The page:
My name’s Josie and I’m sixteen this May. I’ve been a collaborator for a third of my life now and nothing has worried me too much so far. But some of my friends have started talking about -and are maybe even having – sex. I just wondered what your opinion was on that, when do you know you are ready and is it better to be the first one to have had sex in a collaboration or not?
Thanks so much for getting in touch with such an important question: this one is relevant to everyone who becomes a collaborator and so it’s really great that you’ve given me the opportunity to answer it.
First of all it’s brilliant to hear that – five years in – you’ve not had any complaints or issues with your collaboration. I know a lot of our younger readers are super worried about those first few years and settling into their body share so it’s so good for them to hear about real life examples of collaborators getting on just fine and proving that the system works!
Ok. You’ve asked to discuss something quite serious and adult so I hope you won’t mind me talking to you like an adult here, Josie.
Now: how do you know when you’re ready to have sex? For my grandparents’ generation the answer to your question was simple; it’s when you’ve got a wedding ring on your finger. For my parents generation the answer was similarly simple and similarly didactic: wait until you’re in love; that’s when you’ll know. You’ll feel ready. Sweet little epithets Josie, I’m sure you’ll agree, but I have some problems with the wisdom of our ancestors. It fails to take reality into account and, I feel, the problems that wisdom caused were twofold:
1) These rules are too idealistic and fail to factor in human nature. Therefore they made the majority of people (who wanted to have sex but hadn’t found a marriage partner or fallen in love) feel weird or like they’d failed.
2) These rules are oversimplifications and were, weirdly, overcomplicating sex by making people question the quality of the sex they were having and whether they really had been in love or whether this was the person they should’ve married etc, etc, etc. Basically,for those guys, sex = worry.
Both of these problems resulted in the same thing: our parents and grandparents ended up feeling confused, uncomfortable and ashamed of the sex they were and weren’t having and the whole thing caused a lot of upset. Part of those feelings (and the advice itself) came from the notion that your body was yours to preserve and to protect and, by extension, sex wasn’t something you should give away. It was like giving away a part of your self.
Things just aren’t like that anymore.
We are lucky enough, Josie, to live in an evolved version of our parents society which appreciates the value of the mind as the source of our selves. We understand now, through the success of collaboration, that the body is just a vessel for a mind. Our ancestors often talked about this notion (‘it’s what’s inside that counts’ etc) but didn’t really live by it. We are the generation that practices what they preach.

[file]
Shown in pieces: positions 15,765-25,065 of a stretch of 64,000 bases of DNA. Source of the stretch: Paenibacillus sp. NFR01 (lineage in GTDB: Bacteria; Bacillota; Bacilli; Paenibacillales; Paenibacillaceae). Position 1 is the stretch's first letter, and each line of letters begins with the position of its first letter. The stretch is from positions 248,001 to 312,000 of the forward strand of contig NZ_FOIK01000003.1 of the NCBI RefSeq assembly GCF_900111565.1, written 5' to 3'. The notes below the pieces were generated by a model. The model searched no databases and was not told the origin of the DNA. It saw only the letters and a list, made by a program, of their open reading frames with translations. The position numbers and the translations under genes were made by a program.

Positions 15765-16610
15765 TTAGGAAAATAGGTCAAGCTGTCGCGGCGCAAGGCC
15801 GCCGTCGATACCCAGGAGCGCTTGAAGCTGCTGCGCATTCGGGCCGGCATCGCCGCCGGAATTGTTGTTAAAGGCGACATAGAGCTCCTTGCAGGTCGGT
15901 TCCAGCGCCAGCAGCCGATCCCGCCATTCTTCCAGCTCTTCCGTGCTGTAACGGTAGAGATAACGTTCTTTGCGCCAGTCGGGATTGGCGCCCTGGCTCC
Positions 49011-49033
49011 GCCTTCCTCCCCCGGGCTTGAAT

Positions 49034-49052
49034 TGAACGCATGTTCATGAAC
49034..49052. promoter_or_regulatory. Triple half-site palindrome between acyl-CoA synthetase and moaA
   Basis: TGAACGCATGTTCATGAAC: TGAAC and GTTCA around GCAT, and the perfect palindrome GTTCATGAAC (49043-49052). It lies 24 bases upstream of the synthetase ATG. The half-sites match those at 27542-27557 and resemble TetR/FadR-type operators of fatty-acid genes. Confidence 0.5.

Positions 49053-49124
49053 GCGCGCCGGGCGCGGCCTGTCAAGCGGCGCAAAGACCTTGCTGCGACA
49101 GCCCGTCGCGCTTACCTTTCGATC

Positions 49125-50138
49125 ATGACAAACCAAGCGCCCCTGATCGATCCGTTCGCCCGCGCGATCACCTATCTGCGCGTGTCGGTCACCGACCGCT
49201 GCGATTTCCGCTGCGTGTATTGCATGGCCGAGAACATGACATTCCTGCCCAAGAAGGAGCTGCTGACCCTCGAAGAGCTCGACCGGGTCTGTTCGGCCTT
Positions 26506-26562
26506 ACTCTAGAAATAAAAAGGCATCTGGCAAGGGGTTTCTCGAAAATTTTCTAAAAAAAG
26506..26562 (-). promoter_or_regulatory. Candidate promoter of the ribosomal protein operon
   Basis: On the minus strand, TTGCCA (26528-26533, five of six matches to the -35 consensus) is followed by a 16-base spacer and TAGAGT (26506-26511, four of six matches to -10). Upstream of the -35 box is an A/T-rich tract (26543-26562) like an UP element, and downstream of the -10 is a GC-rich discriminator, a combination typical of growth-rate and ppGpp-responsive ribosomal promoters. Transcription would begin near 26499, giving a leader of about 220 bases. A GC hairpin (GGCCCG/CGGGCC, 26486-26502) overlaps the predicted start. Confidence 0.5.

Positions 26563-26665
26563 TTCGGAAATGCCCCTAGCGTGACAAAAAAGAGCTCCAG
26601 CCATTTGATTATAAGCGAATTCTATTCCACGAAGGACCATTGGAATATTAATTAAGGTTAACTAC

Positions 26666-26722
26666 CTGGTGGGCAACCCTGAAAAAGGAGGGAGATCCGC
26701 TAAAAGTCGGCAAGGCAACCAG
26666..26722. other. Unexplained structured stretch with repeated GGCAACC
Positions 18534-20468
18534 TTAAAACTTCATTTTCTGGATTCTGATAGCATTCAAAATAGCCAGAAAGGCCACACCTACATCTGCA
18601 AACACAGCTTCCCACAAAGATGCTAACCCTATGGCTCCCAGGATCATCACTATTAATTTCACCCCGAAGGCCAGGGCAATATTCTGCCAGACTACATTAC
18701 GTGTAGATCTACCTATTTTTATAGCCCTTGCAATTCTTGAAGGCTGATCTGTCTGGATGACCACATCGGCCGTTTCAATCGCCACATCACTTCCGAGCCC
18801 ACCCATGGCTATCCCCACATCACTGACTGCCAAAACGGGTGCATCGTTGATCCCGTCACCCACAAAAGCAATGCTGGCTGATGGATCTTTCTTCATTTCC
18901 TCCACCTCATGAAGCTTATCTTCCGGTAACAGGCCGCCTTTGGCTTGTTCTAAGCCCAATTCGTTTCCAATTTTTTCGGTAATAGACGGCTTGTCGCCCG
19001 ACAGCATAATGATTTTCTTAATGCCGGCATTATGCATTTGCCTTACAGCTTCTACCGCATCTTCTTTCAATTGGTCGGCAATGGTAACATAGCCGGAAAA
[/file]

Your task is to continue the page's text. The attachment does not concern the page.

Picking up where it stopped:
So what’s my attitude to sex? It’s don’t overthink it. You think you want to try sex but aren’t sure that you’re ready? Go for it! If it turns out you don’t enjoy it then just chalk it up to experience. What other damage is there, apart from the imaginary damage you’ve been warned about by your stuffy ancestors? You think you want to sleep with three different guys from your school rugby team in one week? Well why not! It’s your life, your choice and if you think it sounds like fun then who’s to tell you you’re wrong?! You want to sleep with a guy from your drama group or football team but worried you’ll be the first of your collaborators? Don’t worry about it. You share a body but the experience of sex is about more than a body (or two bodies)! When they decide to do it for the first time is their choice; what you do when it’s you that’s alive and kicking is your choice, so long as you don’t impact your collaborators negatively (which is all covered in the Ten Rules For Harmonious Collaboration).
Speaking of negative impact, there’s just one important point that I really need to stress to you Josie, and to make sure you really hear it I’m turning to capitals and exclamation marks. YOU! MUST! ALWAYS! USE! PROTECTION! I can’t make this point enough… the only way that you can really make your sex life someones issue other than your own is to catch an STI or get pregnant without prior planning and authorisation. Using a combination of condoms and birth control pills is the only way to make sure that, once you do make that step, you are treating sex with the maturity and responsibility that it deserves.
This is the generation that values mind over matter. If you’ve made your mind up that you’re ready then trust me Josie, that’s all that matters! All that remains for me to say is: good luck and have fun!
This letter had been one Erica had been putting off replying to for a few days, despite her editor pestering her to respond to it. Encouraging promiscuity was one of The Team’s ‘Spring Initiatives’ and she’d been briefed so extensively as to how to ‘pitch’ it that her response had been little more than padding out their bullet points into full sentences.
She would have felt a lot less uncomfortable sending it if she had ever really experienced sex. Sex, so far to Erica, was nothing more than a dull ache that she sometimes felt in the mornings.